-drive if=virtio,format=qcow2,file=ubuntu-20.04-server-cloudimg-amd64.imgadds a virtio drive using the Ubuntu qcow2 image downloaded earlier
-drive if=virtio,format=raw,file=seed.imgadds another virtio drive for the created seed image that will act as the local datasource.
With the above options set, users can access the VM directly via the serial console or in other terminal SSH to the VM. Again, the above commands set up a redirect on the localhost from port 2222 to forward traffic to the VM’s port 22.
If the user’s SSH key was imported successfully, the user can then SSH to the VM using port 2222:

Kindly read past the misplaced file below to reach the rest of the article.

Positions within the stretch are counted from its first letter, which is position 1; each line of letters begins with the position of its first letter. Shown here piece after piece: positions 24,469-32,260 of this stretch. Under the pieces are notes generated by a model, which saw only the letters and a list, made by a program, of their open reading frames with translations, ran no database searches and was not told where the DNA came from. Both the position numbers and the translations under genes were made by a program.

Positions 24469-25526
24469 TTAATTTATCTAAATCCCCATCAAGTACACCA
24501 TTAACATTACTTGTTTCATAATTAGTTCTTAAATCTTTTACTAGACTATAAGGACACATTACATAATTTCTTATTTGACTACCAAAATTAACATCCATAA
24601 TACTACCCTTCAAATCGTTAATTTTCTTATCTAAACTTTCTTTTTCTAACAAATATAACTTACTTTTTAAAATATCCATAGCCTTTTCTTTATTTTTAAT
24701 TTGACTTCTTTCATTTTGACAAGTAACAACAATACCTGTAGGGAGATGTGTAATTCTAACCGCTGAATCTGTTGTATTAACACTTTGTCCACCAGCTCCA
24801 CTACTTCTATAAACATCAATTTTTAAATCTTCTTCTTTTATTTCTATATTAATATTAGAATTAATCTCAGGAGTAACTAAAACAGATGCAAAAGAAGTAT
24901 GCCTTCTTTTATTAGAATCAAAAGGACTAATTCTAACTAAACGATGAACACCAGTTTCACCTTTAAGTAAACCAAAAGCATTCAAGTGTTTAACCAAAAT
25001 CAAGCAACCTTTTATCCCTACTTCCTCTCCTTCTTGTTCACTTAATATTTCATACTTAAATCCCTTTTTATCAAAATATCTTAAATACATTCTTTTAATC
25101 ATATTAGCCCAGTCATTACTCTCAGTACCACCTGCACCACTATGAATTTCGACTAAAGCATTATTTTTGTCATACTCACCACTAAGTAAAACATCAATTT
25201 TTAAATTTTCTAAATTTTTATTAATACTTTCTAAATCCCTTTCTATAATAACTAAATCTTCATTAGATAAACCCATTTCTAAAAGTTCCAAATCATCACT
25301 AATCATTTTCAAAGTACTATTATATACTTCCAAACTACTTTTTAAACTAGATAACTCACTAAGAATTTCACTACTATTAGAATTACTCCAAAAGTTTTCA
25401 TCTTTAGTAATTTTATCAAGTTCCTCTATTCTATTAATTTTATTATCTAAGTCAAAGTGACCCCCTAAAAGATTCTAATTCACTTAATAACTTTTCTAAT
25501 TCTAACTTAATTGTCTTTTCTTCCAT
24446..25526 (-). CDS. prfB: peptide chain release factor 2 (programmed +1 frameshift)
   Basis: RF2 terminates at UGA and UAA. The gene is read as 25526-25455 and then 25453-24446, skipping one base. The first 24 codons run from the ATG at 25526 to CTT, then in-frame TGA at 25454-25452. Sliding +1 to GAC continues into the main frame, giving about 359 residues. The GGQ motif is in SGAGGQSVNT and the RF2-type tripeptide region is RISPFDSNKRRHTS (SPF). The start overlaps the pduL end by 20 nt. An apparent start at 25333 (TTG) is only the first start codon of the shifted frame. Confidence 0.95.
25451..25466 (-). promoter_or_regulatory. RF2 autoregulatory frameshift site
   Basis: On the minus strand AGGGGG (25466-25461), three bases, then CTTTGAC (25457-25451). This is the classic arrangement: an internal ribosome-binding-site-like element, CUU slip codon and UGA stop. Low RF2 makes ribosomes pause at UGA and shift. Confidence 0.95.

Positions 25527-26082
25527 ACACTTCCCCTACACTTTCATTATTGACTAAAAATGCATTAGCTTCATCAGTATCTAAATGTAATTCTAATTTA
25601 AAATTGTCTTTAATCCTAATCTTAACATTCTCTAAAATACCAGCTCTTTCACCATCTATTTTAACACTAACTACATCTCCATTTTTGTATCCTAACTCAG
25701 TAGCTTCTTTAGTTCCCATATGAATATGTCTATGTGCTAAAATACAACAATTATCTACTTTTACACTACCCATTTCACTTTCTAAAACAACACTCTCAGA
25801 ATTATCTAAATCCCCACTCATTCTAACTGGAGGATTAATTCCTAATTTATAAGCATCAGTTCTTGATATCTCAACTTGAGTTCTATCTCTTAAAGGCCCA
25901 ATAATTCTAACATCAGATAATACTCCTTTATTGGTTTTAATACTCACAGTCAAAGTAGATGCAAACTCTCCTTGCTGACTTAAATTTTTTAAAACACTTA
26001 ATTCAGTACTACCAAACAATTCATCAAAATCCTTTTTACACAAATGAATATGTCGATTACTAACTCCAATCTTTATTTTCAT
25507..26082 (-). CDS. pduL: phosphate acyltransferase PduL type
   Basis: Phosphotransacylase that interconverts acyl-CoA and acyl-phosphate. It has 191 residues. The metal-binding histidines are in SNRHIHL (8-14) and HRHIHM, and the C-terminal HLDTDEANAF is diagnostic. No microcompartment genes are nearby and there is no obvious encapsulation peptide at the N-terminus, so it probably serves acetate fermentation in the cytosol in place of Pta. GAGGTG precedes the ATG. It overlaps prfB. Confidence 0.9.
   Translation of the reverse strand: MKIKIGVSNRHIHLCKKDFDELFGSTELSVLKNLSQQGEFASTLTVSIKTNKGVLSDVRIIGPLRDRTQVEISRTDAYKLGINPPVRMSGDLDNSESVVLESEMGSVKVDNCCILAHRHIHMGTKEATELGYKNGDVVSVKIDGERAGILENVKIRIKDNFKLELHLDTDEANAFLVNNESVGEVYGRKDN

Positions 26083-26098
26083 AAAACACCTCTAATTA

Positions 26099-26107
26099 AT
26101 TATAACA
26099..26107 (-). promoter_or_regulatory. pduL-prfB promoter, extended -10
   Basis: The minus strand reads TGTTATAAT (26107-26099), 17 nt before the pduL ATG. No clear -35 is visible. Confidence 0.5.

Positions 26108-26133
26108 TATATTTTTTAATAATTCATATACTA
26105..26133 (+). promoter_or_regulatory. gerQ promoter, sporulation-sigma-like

ssh -o "StrictHostKeyChecking no" -p 2222 firstname.lastname@example.org
When using this option a lot, it is helpful to add the
-o "StrictHostKeyChecking no" option to the SSH command to not get prompted
about changing SSH host keys for every different image.
Because the above QEMU command uses the
-nographic option, the serial console
output will go to the terminal the user is using. To interact with the
underlying QEMU process the
<Ctrl-a> key combination is used to send QEMU
For example, to terminate the QEMU process the user can run
rather than shutting down the VM via the CLI.
Additionally, users can access the QEMU monitor by running
<Ctrl-a> c where
they can run additional QEMU commands. Once run the prompt will change to
(qemu) and users can run commands like
sendkeys to send the VM key
quit to quit, or type
help for even more options.